Arterial spin-labeling in routine clinical practice, part 1: Technique and artifacts

A. R. Deibler, J. M. Pollock, R. A. Kraft, H. Tan, J. H. Burdette, Joseph A. Maldjian

Research output: Contribution to journalReview articlepeer-review

251 Scopus citations


The routine use of arterial spin-labeling (ASL) in a clinical population has led to the depiction of diverse brain pathologic features. Unique challenges in the acquisition, postprocessing, and analysis of cerebral blood flow (CBF) maps are encountered in such a population, and high-quality ASL CBF maps can be generated consistently with attention to quality control and with the use of a dedicated postprocessing pipeline. Familiarity with commonly encountered artifacts can help avoid pitfalls in the interpretation of CBF maps. The purpose of this review was to describe our experience with a heterogeneous collection of ASL perfusion cases with an emphasis on methodology and common artifacts encountered with the technique. In a period of 1 year, more than 3000 pulsed ASL cases were performed as a component of routine clinical brain MR evaluation at both 1.5 and 3T. These ASL studies were analyzed with respect to overall image quality and patterns of perfusion on final gray-scale DICOM images and color Joint Photographic Experts Group (JPEG) CBF maps, and common artifacts and their impact on final image quality were categorized.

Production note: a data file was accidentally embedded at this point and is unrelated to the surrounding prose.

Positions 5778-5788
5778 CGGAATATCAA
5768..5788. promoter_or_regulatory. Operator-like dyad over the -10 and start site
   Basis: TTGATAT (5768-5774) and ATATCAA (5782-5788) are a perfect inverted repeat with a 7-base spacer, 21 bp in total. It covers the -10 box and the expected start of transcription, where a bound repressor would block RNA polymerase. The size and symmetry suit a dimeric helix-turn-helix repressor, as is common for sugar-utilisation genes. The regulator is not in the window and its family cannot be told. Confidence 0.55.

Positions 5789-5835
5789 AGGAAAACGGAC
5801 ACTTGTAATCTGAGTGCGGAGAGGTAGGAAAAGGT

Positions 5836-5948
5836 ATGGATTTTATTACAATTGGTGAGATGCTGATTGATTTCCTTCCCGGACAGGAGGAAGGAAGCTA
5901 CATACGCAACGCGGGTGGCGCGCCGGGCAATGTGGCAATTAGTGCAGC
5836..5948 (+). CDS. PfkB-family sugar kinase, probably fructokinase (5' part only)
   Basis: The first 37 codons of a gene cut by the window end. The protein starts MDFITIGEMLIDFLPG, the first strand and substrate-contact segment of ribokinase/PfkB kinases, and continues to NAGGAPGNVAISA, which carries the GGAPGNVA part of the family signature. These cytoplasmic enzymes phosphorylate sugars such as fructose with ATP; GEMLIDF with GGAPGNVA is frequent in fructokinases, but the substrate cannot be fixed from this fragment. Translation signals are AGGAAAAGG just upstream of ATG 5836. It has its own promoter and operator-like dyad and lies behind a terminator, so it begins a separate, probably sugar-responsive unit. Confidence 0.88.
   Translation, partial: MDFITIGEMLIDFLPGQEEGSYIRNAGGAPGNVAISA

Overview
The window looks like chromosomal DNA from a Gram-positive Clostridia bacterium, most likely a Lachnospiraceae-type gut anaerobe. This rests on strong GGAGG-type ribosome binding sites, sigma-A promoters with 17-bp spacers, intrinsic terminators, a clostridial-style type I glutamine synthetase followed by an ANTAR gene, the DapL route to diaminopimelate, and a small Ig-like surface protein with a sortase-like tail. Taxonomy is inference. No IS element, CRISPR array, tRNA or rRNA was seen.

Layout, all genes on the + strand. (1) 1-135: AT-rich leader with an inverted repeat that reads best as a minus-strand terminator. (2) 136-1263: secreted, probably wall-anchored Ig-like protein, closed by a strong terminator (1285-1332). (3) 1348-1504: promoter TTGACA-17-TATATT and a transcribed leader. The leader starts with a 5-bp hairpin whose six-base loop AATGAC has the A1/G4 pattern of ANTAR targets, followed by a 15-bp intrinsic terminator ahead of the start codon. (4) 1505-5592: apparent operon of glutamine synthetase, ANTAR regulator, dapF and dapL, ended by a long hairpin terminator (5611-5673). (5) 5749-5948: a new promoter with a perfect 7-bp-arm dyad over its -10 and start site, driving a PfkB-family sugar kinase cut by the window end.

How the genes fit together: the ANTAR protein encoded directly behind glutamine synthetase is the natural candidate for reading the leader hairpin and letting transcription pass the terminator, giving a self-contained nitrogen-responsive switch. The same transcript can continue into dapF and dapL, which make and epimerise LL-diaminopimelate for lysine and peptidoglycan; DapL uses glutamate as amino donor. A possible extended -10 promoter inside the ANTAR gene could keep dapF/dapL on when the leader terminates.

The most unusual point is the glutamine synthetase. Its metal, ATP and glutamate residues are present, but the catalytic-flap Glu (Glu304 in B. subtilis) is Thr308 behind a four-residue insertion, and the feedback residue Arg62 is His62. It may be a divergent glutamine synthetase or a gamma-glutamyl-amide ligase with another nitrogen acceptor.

Original languageEnglish (US)
Pages (from-to)1228-1234
Number of pages7
JournalAmerican Journal of Neuroradiology
Issue number7
StatePublished - Aug 2008
Externally publishedYes

ASJC Scopus subject areas

  • Radiology Nuclear Medicine and imaging
  • Clinical Neurology


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